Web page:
In order to spur the technological development in ethnic minorities’ regions, the Chinese government has adopted a series of preferential policies as follows: it gives priority to the cultivation and training of science and technology personnel from ethnic groups, admits minority students to public universities according to special enrollment plans, opens classes on campus exclusively for minority students and establishes popular majors in minorities universities or colleges to bring up more people with relevant expertise that are in short supply in society. Meanwhile, it has taken effective measures to train the existing technology personnel from minority groups, help introduce more talents and advanced equipment for minority people and their regions and upgrade traditional industries and products to enhance the business performance. Moreover, the Chinese government has established and improved the system for technology promotion in rural and pasture areas in order to boost the education and training of practical technology and help translate scientific achievements into real productivity in these regions. In addition, it has adopted some preferential policies concerning work condition and living standard to encourage more science and technology experts to make achievements in ethnic minorities’ regions. Last but not least, the government has urged the developed regions in other parts of China to take measures to expand their technology assistance to minority regions. These measures include: inviting experts to take a part-time job in minority regions, encouraging technology personnel to give lectures or work for a short-term period in these regions, help train their counterparts from ethnic groups and carry out technology cooperation with them. At present, a number of research institutes which are related to the national economy development, the need of people’s life and the actual condition of ethnic groups have been established in regions where ethnic minorities live and the scientific research system with various disciplines and research team with corresponding research orientations have also been shaped.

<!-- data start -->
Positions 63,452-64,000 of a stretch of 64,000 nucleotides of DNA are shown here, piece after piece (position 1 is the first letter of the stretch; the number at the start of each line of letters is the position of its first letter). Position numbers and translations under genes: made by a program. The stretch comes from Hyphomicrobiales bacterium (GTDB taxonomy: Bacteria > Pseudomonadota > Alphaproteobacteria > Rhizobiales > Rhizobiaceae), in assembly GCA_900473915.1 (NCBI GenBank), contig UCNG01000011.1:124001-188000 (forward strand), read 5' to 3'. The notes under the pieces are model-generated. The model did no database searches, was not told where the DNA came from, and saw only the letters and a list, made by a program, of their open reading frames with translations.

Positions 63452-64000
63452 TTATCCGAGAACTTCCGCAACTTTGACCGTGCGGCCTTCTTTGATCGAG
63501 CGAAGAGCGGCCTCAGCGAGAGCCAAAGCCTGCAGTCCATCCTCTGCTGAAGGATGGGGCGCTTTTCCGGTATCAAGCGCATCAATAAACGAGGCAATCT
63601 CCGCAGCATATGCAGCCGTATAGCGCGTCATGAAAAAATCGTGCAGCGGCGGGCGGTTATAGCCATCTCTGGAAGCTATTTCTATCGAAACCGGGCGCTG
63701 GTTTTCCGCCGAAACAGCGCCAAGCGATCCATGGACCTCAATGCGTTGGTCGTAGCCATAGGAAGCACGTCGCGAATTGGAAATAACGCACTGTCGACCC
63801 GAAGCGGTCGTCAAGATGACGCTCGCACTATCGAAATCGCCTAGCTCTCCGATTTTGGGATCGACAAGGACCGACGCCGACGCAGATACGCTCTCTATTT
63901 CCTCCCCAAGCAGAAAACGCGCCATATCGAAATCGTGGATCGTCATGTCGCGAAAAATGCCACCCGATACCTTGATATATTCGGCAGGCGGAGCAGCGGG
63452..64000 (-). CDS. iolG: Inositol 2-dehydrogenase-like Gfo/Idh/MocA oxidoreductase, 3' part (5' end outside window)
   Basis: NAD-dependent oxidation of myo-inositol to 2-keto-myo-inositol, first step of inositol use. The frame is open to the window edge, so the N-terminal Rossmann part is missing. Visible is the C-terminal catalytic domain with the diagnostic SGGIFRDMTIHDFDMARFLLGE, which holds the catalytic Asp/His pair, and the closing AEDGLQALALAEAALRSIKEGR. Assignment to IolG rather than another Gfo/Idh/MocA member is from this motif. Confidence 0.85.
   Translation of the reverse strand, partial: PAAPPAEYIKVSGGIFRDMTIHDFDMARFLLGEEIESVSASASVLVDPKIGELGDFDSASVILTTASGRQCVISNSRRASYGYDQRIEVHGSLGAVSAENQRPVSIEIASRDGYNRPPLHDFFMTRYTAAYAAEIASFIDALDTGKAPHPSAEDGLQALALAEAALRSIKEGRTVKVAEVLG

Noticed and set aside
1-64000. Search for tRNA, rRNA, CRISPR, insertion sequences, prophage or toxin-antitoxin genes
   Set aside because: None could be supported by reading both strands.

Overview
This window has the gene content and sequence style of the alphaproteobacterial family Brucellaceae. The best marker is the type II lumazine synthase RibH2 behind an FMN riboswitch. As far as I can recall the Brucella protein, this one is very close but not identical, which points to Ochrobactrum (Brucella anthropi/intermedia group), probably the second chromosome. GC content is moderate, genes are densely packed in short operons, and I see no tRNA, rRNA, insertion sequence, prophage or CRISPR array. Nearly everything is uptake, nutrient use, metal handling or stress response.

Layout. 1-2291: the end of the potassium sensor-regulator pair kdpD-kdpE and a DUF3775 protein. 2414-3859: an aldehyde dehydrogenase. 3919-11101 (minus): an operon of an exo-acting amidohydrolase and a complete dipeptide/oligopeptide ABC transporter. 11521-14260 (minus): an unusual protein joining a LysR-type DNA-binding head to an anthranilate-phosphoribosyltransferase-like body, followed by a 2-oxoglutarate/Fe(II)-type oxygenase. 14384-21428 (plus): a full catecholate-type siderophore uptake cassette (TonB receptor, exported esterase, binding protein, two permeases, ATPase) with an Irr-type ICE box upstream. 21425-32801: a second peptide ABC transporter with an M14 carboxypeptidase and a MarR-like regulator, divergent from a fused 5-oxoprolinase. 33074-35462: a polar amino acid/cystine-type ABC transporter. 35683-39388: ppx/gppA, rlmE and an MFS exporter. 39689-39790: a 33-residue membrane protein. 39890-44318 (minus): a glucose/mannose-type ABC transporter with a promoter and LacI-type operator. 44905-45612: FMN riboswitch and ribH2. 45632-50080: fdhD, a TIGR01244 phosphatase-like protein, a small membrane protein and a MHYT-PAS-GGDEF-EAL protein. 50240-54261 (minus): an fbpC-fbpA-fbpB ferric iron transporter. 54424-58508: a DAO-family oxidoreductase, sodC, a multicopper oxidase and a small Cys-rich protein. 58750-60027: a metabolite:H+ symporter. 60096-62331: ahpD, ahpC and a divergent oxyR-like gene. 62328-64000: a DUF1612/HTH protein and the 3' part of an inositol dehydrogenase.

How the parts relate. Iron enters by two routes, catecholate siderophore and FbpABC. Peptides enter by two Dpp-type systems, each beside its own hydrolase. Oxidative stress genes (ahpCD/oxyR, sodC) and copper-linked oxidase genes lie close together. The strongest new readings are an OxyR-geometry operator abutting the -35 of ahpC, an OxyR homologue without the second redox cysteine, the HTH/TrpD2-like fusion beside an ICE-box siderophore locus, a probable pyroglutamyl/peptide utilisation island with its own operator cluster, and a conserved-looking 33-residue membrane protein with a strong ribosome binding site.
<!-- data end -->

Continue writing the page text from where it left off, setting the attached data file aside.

Statistics shows that the number of scientists and engineers from ethnic minority regions has reached nearly 100 thousand and these technology experts are playing an increasingly important role in the scientific and technological advancement of our country. Some of them are academicians of Chinese Academy of Science and Chinese Academy of Engineering, some leaders of scientific projects, and some outstanding contributors for translating scientific achievements into real products. For instance, academician Wang Shiwen of Chinese Academy of Science, who comes from Hui nationality, devotes herself to the clinic and scientific research and teaching of cardiopathy and first aid study for the elderly and makes remarkable contribution to the development of medical study of elderly people in China as an emerging discipline. Academician Wei Yu of Chinese Academy of Engineering, who comes from Zhuang nationality, holds the doctorate of the Technological University of Aachen in Germany and is one of the trial-blazers of electro-biology and bio-computation as brand-new arenas in the world. Senior researcher of agricultural science Zheng Huiyu, who comes from Korean nationality, dedicates herself into the study of breeding and variety resources of soybean and one of her masterpieces is the Jilin No.20 Soybean with small granule.